Monday, July 28, 2014

Sometimes Rain Spoils The Kiddie's Fun


I enjoyed my morning coffee this morning watching this mother turkey and her three babies.  It's easy to see these birds since Mom thinks she lives here. In fact she spends nearly all her time within our sight out one window or another.  She is very wary however and notices even small movements inside the house.  She issues a couple of clucks at the slightest provocation and the three babies scatter pronto.


Sometimes they run, sometimes they fly, sometimes they fall all over each other.  Generally it is a bad idea to name wild animals but never the less these three have been tagged with Larry, Moe and Curly in no particular order since I can't tell them apart.  The names just fit since since the youngsters frequently run into each other!


I love an overcast day for working in the garden and Ed and I decided to go down and work on the flowerbed by the road.  To people who speed by at 50 plus miles an hour, I'm sure this bed looks perfect. The masses of color are great.  However the gardener knows that weeds are always moving in by land, creeping rhizomes, by wind, especially dandelions, and by aerial bombardment.  Birds eat berries and drop already well fertilized seed.  It was a delightful morning rescuing all that beauty from the intruders.  That nasty grass that you see in the foreground of this picture is no longer there.

Garden beds and pasture grass are not good neighbors.  Coarse grass quickly reclaims garden soil as its own.  The deep mulch moat that surrounds the bed is intended to make the invaders easy to remove.  That is proving to be the case.  The grass rhizomes can be removed intact before they reach the planted area.  Weeds from seed also can be pulled complete with all roots still attached.  Hand weeding is required but the job is easily completed working the deep loose mulch.



I was happily working on the west side of the bed and Ed worked on the other side.   I was having a wonderful time.  We had just enough rain overnight so that the weeding was going great.


Ed was working on the other side of the bed.  I was oblivious, but he saw the rain coming.  At first I didn't think much about the few raindrops, but by the time I realized what was coming, it was too late.  Ed and I are accustomed to wearing white to work in the garden and today was no different.  By the time we had gathered our tools together, we were both soaked to the skin with our clothes clinging and relatively transparent.  Both of us are long past the age where participation in a wet T shirt contest is a great idea.  Fortunately there was no sign of the neighbors and a lull in passing traffic!  We headed up the hill to the house and a change into dry clothes.  We are getting more rain now so the kiddie's fun is likely over for today.  It was great while it lasted!

Sunday, July 27, 2014

Nearly Perfect


Daylilies are frequently described as the perfect perennial.  For those of us that try to garden where polar blasts of frigid air are frequent visitors during the early days of the growing season, these plants are survivors.  Early tender growth blackened by frost is simply replaced with new growth.  Providing frost protection with plastic buckets or tarps is not necessary if hardy daylilies are planted.  This Prairie Blue Eyes is a visual treat.  White midribs combined with a light ruffled edge create a sharp contrast to the yellow eye spot.  It endured several late frosts but looks perfect now.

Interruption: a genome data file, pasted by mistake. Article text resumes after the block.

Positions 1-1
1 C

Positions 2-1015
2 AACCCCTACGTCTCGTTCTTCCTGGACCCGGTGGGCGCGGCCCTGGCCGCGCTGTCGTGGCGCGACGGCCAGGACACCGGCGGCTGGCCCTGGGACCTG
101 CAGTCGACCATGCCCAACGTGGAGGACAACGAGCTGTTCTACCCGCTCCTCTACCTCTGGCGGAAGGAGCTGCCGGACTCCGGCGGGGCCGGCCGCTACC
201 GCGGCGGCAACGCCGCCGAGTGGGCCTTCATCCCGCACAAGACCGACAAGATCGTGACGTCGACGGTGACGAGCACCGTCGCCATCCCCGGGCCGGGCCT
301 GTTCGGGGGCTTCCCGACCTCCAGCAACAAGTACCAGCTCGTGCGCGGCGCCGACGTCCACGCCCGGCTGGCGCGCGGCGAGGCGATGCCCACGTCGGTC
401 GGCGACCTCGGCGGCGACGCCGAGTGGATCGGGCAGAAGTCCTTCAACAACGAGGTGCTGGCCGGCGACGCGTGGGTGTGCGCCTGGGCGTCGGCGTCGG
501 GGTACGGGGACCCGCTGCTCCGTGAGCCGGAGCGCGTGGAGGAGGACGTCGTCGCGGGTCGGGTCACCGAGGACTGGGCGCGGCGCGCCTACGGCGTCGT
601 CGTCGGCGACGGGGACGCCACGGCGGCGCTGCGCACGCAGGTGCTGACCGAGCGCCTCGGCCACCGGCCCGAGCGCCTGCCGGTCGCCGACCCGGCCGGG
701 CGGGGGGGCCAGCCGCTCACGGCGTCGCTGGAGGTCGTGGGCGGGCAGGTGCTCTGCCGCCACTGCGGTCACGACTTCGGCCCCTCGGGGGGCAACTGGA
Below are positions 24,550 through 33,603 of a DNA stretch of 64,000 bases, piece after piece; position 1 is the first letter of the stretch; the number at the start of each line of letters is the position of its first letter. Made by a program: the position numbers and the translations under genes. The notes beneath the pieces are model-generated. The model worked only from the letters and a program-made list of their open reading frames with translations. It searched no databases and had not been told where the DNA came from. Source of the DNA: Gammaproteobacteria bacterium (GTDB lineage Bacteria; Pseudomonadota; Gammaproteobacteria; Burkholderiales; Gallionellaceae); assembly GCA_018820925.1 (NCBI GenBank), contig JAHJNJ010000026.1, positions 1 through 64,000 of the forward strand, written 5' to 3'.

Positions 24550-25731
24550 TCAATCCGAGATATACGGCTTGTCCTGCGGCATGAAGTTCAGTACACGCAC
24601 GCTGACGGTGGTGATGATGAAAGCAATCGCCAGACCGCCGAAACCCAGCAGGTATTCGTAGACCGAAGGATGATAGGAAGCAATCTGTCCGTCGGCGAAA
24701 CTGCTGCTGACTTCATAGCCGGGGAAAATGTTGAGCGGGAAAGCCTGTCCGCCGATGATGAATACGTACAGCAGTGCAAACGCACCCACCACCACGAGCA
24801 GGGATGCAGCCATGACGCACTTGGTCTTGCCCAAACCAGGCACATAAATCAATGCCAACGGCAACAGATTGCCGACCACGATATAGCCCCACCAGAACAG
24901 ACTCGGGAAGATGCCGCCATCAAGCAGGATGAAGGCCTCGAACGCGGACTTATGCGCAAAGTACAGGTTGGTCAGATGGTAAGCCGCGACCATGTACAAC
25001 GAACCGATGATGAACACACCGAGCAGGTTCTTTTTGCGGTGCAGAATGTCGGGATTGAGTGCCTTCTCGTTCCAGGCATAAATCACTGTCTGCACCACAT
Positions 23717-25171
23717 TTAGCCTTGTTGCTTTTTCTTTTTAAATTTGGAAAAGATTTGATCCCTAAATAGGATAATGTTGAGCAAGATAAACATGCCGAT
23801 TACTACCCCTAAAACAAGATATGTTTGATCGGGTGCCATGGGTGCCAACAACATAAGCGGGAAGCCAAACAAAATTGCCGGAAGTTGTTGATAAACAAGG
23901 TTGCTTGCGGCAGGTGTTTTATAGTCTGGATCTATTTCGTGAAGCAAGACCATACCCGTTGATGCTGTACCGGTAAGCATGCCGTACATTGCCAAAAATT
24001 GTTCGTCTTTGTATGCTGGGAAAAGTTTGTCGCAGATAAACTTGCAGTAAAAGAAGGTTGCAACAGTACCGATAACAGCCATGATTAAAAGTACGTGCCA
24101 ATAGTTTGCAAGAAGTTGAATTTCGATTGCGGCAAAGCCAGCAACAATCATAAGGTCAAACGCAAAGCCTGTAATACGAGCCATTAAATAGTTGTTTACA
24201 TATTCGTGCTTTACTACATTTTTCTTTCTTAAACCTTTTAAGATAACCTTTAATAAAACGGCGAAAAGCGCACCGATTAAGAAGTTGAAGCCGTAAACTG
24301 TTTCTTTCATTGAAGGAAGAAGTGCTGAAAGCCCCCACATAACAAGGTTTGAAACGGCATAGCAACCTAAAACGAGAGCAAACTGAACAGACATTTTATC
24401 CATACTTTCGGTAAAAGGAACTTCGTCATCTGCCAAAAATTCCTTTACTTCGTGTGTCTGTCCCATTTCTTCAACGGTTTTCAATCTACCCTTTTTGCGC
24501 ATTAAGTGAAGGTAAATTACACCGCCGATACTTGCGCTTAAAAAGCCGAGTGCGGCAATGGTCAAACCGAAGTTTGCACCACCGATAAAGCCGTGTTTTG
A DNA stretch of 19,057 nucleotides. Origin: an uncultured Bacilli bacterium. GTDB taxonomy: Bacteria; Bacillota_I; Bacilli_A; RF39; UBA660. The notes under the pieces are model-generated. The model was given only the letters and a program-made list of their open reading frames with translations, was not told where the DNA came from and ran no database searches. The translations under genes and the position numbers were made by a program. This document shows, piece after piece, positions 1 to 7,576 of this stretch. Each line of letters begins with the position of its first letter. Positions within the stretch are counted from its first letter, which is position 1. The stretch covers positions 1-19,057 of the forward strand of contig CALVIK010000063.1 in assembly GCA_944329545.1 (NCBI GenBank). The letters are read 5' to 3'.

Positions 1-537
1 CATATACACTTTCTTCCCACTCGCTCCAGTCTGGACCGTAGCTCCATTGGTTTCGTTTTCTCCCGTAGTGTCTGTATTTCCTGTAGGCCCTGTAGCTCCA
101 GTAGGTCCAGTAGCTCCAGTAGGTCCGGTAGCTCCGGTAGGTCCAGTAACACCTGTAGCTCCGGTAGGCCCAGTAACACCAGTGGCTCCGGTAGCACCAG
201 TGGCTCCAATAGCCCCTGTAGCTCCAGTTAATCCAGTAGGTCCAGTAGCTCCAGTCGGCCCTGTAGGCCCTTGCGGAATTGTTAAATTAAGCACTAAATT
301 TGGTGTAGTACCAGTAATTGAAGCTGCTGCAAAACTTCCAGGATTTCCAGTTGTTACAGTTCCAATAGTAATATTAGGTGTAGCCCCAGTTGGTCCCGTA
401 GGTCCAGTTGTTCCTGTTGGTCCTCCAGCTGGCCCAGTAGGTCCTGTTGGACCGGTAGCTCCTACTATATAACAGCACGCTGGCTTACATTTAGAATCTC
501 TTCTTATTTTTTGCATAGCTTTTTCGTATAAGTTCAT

If bark mulch is used to suppress weeds and conserve soil moisture it should be pulled away from the crown of the daylily early in the growing season to reduce problems with leaf rot.  Leaves that do brown can either be pulled clear or cut away.  That is the only care that these Frosted Vintage Ruffles required this year.  This beauty is pleasantly fragrant in addition to its complex flower configuration.  In this instance the rewards from the blossoms far exceed the work required to maintain the plant.


Ordinary orange flowered daylilies are frequently seen along roadside ditches.  They appear there as escapes from colonial gardens.  The number of multicolored new varieties now available is in the thousands.  Cost can seem excessive for some of the newer varieties but many inexpensive attractive and hardy varieties are available.  A daylily clump will increase in size each year and soon supply more plants by division.  This Spiritual Corridor was an early purchase here and it will be divided early next year.


The only downside to daylilies is that the flowers only last for one day.  What was a beautiful flower becomes a slippery slimy ugly mass.  Left alone it will dry and drop to the ground or hang up on an unopened bud.  It is not a totally unpleasant task to walk near the bed each morning snapping off spent flowers.  That activity places one near the new flowers and their scents on what could be a daily basis.

We need to complete the foundation plantings in front of our home.  Part of the reason that this task has remained undone for so long is that I wanted to do it right.  Many different varieties of daylilies will anchor the flower bed to be placed in front of the living room wall.  Pleasing scents from the flowers will drift into the house via open windows.  Our daylilies will continue to bring us pleasure after we have come inside for the remainder of the day.